Orlaam and Baster settle in Namibia

Brutal raids between Orlaam, Herero and Nama

During the first half of the 19th century, the Orlaam filtered into Namibia. The Orlaam were a sub group of the Nama who had had contact with European influences in the Cape Region. The Orlaam leader Jager Afrikaner withdrew far from the Cape Region after the Boorish government had sent out a punishment expedition against him. Jager Afrikaner had helped the government at the cape to chase San and Damara but had then turned criminal.
His son and successor, Jonker Afrikaner, supported the Nama who were under pressure from the Herero who were moving in. He helped the Nama drive them out of southern and central Namibia. However, Jonker Afrikaner still attacked Herero in 1850, after they had come to a peace agreement with the Nama. These brutal raids diminished the numbers of Herero significantly. When Jonker died in 1861, the Herero, who had meanwhile gained access to guns, fought against the Nama. After the peace of Okahandja in 1870 and ten peaceful years, the fights flared up again in 1880, when Jan Jonker Afrikaner, the grandson of Jonker Afrikaner, killed the oldest son of Herero Chief Maherero.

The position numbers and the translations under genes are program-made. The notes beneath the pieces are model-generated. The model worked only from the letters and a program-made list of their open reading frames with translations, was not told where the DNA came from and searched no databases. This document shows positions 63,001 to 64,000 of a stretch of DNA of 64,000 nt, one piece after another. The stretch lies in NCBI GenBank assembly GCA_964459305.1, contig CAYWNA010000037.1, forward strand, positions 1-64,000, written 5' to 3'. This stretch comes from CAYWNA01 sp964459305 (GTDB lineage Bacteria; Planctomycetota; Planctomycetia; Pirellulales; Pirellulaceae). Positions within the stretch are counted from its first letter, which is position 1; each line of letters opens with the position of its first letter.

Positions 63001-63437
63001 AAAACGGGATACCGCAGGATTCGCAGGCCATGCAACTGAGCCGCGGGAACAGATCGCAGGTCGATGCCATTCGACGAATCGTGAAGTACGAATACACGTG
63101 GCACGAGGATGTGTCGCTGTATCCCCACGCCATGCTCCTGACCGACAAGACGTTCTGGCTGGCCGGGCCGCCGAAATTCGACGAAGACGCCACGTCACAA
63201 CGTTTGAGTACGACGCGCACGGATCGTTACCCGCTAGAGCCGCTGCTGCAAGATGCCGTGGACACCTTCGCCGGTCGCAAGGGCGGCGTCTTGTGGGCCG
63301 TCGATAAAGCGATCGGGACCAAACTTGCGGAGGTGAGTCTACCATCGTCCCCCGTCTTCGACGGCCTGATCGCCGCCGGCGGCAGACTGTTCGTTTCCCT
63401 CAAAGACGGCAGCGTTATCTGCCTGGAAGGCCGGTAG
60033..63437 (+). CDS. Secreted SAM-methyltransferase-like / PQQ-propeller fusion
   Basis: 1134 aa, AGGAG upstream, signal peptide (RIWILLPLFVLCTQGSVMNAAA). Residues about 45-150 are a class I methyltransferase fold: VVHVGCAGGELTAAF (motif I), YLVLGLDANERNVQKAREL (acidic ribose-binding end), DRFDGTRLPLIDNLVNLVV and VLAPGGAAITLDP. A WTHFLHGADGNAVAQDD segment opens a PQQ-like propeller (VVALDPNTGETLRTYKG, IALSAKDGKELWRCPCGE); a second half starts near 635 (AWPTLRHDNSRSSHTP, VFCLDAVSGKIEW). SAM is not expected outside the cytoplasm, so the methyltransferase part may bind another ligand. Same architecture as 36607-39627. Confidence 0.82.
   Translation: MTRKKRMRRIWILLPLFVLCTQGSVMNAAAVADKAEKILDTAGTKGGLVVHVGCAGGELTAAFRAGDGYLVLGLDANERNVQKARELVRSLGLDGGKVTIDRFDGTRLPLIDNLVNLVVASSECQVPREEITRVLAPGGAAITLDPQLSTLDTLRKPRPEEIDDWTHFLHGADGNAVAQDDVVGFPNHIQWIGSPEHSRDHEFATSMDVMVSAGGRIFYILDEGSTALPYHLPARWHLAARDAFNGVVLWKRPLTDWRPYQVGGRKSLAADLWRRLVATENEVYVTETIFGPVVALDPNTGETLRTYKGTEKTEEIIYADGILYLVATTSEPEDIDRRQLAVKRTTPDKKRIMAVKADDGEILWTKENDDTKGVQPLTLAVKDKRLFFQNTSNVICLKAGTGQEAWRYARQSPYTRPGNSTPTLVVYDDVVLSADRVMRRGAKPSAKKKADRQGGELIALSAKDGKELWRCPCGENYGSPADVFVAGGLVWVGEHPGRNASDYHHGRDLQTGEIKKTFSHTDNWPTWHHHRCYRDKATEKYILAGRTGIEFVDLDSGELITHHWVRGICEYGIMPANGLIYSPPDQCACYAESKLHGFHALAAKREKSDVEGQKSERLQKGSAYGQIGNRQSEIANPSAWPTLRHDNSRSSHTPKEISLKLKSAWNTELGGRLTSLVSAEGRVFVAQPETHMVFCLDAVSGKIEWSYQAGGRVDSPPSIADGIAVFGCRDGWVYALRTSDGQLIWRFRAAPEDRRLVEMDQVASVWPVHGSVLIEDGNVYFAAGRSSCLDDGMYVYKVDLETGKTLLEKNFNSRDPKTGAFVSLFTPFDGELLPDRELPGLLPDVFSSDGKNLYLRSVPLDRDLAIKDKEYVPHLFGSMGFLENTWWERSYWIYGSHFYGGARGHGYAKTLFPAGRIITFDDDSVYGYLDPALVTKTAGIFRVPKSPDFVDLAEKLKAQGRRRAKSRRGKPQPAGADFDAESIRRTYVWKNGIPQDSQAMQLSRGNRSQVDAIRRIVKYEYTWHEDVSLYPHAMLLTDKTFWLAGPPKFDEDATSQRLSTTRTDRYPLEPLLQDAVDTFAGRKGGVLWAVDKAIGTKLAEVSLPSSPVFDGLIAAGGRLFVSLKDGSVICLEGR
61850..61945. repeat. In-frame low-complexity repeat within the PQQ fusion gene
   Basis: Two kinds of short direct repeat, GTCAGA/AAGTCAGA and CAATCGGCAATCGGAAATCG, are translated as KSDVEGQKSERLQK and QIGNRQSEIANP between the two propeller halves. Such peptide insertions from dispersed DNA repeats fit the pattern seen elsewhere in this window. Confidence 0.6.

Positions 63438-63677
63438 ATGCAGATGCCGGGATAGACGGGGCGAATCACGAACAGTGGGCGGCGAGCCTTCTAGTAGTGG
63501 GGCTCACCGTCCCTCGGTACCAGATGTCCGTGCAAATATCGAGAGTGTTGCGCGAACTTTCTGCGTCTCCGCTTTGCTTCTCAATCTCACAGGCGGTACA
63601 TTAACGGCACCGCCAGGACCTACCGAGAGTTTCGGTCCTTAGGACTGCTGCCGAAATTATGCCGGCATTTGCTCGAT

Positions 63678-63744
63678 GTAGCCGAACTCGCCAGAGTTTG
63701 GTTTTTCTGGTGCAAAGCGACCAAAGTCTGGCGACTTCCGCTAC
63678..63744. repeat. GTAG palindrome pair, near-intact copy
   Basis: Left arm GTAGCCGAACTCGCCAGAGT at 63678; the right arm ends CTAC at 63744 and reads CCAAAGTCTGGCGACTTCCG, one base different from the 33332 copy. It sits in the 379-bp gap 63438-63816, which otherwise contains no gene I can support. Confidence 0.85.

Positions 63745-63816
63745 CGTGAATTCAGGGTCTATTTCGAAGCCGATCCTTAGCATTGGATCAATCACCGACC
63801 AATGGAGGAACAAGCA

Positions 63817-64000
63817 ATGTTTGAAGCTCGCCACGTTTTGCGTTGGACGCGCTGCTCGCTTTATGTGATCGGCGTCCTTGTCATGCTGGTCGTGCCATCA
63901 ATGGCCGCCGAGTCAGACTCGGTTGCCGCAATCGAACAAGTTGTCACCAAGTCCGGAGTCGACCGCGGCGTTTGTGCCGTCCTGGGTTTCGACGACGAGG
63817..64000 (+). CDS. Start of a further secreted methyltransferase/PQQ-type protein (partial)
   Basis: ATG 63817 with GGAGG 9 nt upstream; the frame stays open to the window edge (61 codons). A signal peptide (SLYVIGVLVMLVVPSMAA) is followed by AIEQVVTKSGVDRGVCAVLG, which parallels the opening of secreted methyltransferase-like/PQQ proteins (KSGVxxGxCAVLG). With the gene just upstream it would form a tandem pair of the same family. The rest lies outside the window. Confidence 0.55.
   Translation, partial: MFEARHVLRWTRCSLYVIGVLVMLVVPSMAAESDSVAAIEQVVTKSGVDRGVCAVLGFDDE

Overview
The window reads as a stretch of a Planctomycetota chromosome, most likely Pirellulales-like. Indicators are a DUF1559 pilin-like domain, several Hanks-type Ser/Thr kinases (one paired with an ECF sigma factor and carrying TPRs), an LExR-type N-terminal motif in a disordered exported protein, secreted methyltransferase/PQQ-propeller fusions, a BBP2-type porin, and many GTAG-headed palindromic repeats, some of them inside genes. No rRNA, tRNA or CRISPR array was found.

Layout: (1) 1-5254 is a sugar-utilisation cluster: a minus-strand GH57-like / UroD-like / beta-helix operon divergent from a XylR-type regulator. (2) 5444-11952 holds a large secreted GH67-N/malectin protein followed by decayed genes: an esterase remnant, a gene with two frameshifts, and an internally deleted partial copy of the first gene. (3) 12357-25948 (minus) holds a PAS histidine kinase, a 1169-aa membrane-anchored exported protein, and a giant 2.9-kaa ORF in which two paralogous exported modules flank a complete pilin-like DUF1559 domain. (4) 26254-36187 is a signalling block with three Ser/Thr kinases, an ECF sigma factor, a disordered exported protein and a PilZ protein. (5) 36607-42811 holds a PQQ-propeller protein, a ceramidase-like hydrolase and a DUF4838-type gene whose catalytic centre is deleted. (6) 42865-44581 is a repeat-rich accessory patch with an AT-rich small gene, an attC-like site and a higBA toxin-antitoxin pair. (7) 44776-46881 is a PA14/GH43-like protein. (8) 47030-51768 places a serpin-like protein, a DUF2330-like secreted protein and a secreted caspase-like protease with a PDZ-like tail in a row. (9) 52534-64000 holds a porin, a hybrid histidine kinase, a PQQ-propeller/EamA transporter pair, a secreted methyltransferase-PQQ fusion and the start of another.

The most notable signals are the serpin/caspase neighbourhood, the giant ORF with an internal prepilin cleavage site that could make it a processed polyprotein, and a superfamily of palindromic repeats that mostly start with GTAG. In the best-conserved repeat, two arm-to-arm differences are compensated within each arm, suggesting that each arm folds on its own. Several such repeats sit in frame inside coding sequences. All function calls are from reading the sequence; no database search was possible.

Baster settle in the region of Rehoboth

Around 1868, the Baster settled south of Windhoek, in the region of Rehoboth. The Baster were, as the name indicates, a people of bastards from Boors and Nama women who were pressurized by the Boors, south of the Oranje River. The Baster were the last pre-colonial immigrants.

Having already occupied the Cape of Good Hope in 1795, the British Crown occupied the islands on the Namibian coast in 1867 and in 1878, took over Walvis Bay.

In 1870, the Finnish Missionary Society began evangelizing the Ovambo.

In spite of calls for help from missionaries and traders, the British Cape government refused to be drawn into bloody tribe wars.

The Deutsche Reich as Colonial Power